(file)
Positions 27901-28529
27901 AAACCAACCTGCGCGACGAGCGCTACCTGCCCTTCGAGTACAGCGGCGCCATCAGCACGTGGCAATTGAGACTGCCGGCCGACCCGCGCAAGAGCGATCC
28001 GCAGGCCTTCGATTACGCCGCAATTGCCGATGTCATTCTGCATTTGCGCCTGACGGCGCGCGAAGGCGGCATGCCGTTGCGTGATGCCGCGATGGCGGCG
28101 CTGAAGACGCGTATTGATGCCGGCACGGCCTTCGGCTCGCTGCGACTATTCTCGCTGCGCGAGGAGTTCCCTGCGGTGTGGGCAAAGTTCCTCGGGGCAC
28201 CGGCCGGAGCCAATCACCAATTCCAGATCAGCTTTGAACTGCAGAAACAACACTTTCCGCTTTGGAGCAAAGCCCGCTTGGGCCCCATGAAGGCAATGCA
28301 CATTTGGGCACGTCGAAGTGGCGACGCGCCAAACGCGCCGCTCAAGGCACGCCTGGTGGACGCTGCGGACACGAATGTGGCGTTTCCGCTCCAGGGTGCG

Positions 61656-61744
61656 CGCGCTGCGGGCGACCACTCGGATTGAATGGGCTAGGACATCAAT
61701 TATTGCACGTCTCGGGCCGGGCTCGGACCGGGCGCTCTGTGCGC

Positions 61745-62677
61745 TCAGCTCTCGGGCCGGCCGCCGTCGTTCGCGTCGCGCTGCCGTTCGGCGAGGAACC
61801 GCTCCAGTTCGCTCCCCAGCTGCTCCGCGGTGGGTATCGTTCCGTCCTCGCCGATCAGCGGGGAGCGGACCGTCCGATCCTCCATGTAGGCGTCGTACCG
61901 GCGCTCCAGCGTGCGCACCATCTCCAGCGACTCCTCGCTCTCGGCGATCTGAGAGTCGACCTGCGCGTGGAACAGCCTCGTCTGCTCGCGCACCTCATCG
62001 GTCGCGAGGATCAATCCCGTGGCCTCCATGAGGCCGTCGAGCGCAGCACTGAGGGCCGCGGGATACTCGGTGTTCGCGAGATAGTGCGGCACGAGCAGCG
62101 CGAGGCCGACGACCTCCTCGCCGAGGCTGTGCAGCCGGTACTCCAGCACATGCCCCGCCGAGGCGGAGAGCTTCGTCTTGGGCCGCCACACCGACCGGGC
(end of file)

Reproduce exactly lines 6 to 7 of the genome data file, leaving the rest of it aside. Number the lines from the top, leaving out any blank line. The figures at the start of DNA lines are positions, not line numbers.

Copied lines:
28301 CATTTGGGCACGTCGAAGTGGCGACGCGCCAAACGCGCCGCTCAAGGCACGCCTGGTGGACGCTGCGGACACGAATGTGGCGTTTCCGCTCCAGGGTGCG

Positions 61656-61744